The mission (of the Garagiste wine festivals) is to support the small guys and girls who don’t have big marketing budgets or the time to get out there and sell their wine. These small-lot wines can be very hard to find. Over 60% of these winemakers don’t have a tasting room…
However, on July 9 dozens of these small wineries took center stage and commandeered the full auditorium of the LA Wiltern Theatre for an audience of appreciative wine learners and tasters. (Check them out here in this YouTube slideshow.)
Learning On The Stage:
Understanding Oak Varieties, Tasting the Winemaker’s Spice Rack
What does oak really taste like? French oak, American oak, neutral oak, heavy toast… these are some of the words we hear all the time in the wine world, but what do they really mean? How do you tell the flavor of oak from the flavor of the wine itself?
Ryan Render, representative for French tonnellerie (another word for a cooperage, which is also another word for a barrel maker) Cadus and winemaker at Rendarrio Vineyards, Larner Vineyards winemaker Michael Larner and Garagiste co-founder Stewart McLennan led our class.
Our first flight was the same grape, same year, same winery in three different oak expressions: a Larner 2014 Syrah. The aromas on each were remarkably different to me. With neutral oak (which means the oak barrel had been used four to five times and would no longer impart an oak flavor) the wine had the brightest, reddest fruit. The second wine, aged in French oak and is used the most by Larner, had an incredible amount of spice, which I happen to love in a Syrah, and bluer fruit. The third oak was American and gave off a creamy scent with a lot of blue to black fruit.
(Chatting with a friend after the class who doesn’t reside in California but is a huge fan of the event and flies down for it, she said that she preferred the American oak the best. I asked if she drank much French wine. She said none at all, mostly Paso Robles. So I thought that her preference might have been due to what her palate was used to in her home state and from Paso. Though like Larner there are California wineries using French oak too.)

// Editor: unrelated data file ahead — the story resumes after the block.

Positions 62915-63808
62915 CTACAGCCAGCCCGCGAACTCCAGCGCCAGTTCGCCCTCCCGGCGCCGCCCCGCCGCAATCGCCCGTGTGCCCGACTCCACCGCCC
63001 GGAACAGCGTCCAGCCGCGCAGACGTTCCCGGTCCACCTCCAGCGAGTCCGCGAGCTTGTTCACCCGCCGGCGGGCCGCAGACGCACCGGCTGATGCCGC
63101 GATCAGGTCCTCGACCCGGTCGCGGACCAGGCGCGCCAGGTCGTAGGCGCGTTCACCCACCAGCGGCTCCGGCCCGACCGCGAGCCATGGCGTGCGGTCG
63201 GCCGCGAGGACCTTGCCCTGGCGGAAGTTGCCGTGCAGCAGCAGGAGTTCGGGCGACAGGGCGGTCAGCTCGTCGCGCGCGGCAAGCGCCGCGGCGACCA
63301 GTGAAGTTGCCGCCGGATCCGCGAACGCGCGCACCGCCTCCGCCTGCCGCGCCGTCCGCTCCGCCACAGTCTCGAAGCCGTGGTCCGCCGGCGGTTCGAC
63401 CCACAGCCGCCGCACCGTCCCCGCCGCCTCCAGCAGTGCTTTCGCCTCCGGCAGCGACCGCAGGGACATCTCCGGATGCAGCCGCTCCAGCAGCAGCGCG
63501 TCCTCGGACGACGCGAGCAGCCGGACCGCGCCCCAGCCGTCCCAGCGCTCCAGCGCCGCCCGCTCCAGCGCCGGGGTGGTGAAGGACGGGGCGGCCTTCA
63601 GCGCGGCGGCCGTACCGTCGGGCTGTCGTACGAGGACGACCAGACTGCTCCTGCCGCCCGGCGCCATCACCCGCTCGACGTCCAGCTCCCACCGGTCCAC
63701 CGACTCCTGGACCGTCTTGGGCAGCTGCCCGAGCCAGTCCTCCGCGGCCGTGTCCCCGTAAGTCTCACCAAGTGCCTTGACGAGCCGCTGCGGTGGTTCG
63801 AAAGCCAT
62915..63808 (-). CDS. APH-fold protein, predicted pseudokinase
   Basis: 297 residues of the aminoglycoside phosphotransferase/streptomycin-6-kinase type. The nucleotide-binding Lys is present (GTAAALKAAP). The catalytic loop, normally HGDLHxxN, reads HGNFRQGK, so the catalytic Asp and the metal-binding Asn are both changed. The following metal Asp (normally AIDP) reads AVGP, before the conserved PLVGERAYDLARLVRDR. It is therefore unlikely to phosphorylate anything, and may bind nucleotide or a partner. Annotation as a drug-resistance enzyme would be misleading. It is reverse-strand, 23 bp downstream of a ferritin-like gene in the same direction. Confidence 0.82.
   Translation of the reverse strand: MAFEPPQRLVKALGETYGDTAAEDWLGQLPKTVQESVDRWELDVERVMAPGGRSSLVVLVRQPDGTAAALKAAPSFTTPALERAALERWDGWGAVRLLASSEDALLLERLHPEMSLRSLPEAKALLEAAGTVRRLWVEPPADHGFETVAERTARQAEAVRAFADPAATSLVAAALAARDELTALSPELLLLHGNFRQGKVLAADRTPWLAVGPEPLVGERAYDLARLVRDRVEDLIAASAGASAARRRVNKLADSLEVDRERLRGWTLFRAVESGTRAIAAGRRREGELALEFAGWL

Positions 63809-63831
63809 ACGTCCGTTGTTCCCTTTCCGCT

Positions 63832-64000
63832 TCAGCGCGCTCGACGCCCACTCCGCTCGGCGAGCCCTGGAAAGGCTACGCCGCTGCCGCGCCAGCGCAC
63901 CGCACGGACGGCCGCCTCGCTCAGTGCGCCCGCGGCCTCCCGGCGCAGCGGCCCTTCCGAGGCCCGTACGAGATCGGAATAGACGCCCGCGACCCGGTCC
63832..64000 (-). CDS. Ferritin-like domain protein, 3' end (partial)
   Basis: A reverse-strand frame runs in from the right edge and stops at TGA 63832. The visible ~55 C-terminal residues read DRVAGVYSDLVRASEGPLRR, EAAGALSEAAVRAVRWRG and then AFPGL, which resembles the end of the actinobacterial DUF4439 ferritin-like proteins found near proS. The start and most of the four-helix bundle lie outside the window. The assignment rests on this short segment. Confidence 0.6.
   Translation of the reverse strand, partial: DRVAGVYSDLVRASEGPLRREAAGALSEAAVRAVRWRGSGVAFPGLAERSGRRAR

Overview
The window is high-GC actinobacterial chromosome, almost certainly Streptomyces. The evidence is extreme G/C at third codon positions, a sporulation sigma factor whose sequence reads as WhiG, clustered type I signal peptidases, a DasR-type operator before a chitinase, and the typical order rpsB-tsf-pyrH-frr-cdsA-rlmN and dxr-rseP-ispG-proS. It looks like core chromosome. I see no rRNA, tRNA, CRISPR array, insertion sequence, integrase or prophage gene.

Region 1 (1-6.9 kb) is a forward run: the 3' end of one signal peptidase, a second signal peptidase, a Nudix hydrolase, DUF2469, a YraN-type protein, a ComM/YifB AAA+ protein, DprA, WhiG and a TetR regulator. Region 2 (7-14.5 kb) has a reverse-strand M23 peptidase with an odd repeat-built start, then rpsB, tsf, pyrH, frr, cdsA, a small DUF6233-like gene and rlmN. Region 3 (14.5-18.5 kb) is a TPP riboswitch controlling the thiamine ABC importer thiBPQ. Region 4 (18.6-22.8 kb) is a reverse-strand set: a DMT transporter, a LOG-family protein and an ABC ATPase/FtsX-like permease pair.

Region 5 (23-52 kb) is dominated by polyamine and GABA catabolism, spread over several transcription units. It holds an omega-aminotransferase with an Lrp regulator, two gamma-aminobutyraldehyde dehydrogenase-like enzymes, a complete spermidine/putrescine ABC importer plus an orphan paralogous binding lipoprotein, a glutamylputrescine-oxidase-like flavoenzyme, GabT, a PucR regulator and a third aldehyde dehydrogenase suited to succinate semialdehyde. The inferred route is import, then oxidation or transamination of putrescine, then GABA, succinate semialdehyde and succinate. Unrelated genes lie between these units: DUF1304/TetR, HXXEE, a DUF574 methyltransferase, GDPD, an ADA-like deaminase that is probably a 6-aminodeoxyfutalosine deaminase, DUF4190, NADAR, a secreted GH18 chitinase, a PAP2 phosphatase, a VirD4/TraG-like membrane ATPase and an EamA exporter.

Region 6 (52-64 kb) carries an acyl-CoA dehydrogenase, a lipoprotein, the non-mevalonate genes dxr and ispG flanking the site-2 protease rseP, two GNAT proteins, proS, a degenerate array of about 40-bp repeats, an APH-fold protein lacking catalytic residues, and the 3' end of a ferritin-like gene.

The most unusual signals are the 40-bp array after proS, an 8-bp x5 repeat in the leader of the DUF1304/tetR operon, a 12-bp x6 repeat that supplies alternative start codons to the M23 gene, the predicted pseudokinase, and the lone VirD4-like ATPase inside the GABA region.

Our next trio to taste was of another wine, a Cabernet Sauvignon, in unoaked (stainless steel only), a medium grain oak barrel and then a tight grain oak barrel. Again I got some interesting notes. In the unoaked wine it was all red fruit (like it had been in the neutral oak we had tasted earlier), the medium grain gave off distinct aromas of a sweet Port wine and blueberry, while the tight grain was all cigar smoke and had what one winemaker called a “tighter” feel on the palate.
Auditorium: Favorites from the “RARE and RESERVE” Tasting Hour
Archium Cellars 2012 “Haven” Grenache, Stolpman Vineyard.
Artisan Uprising 2014 Tempranillo.
Brian Benson Cellars 2013 Mr. Pickled Cabernet Syrah blend.
Caldera Cuvee 2009.
Cholame Vineyard vertical tasting of Bull Pen Tempranillo 2010/2011/2012 with the 2012 being my favorite of the three.
Cloak & Dagger Wines 2013 “The Assassin” Cabernet Sauvignon Syrah blend.
Deno Wines 2010 Two Bill’s Zinfandel Grenache blend.
JP3 Wines (the “JP” formerly of Stanger) 2013 Pinot Noir, Willow Creek.
MCV Wines 2013 Black Petite Sirah blend
Pagter Bros. Winery 2013 Lucky Club Syrah Reserve
Paso Port 2006 Violeta blend of Touriga, Tinta Cao and Souzao.
The Farm Winery 2010 “the Big Game” Syrah Cabernet Sauvignon blend.
Vines on the Marycrest 2006 Field Blend, Victor Abascal’s first planting.
Favorites Wineries of the Day are highlighted:
Alma Fria Winery, Alma Sol Winery, Alta Colina, Archium Cellars, Artisan Uprising, Ascension Cellars, Bellissimo Cellars, Bodega De Edgar, EVERYTHING THEY POURED at Brian Benson Cellars, Brophy Clark Cellars, Caldera Cuvee, Caliza Winery, The Central Coast Group Project, Chene Wines, Cholame Vineyards, Cloak & Dagger Wines, Cordon Wines, Coruce Vineyards, Deno Wines, Dreamcote Wines, El Lugar Wines, Golden Triangle, Graef Wines, EVERYTHING THEY POURED at Hoi Polloi Winery, Hoyt Family Vineyards, JP3 Wines, Kaena Wine Co., Kaleidos Winery, Kimmel Vineyards, Larner Vineyard and Winery, Leverage Wines, Marin’s Vineyard, MCV Wines, On Your Left Wines, Pagter Bros. Winery, Per Cazo Cellars/Paso Port, Powell Mountain Cellars, Press Gang Cellars, Prizm Winery, Pulchella Winery, Ranchita Canyon, Rendarrio Vineyards, Rhythm Wines, Ryan Cochrane Wines, Tao Vineyards, EVERYTHING THEY POURED at The Farm Winery, EVERYTHING THEY POURED at Theopolis Vineyards, Tierra y Vino, Tlo Wines, Trail Marker Wine Co., Turiya Wines, EVERYTHING THEY POURED at TW Fermentation Co., Two Shepherds, Vinemark Cellars, Vines on the Marycrest, Weatherborne and West of Temperance.
Eve Bushman has a Level Two Intermediate Certification from the Wine and Spirits Education Trust, a “certification in first globally-recognized course” as an American Wine Specialist ® from the North American Sommelier Association (NASA), was the subject of a 60-minute Wine Immersion video, authored “Wine Etiquette for Everyone” and has served as a judge for the Long Beach Grand Cru. You can email Eve@EveWine101.com to ask a question about wine or spirits. You can also seek her marketing advice via Eve@EveBushmanConsulting.com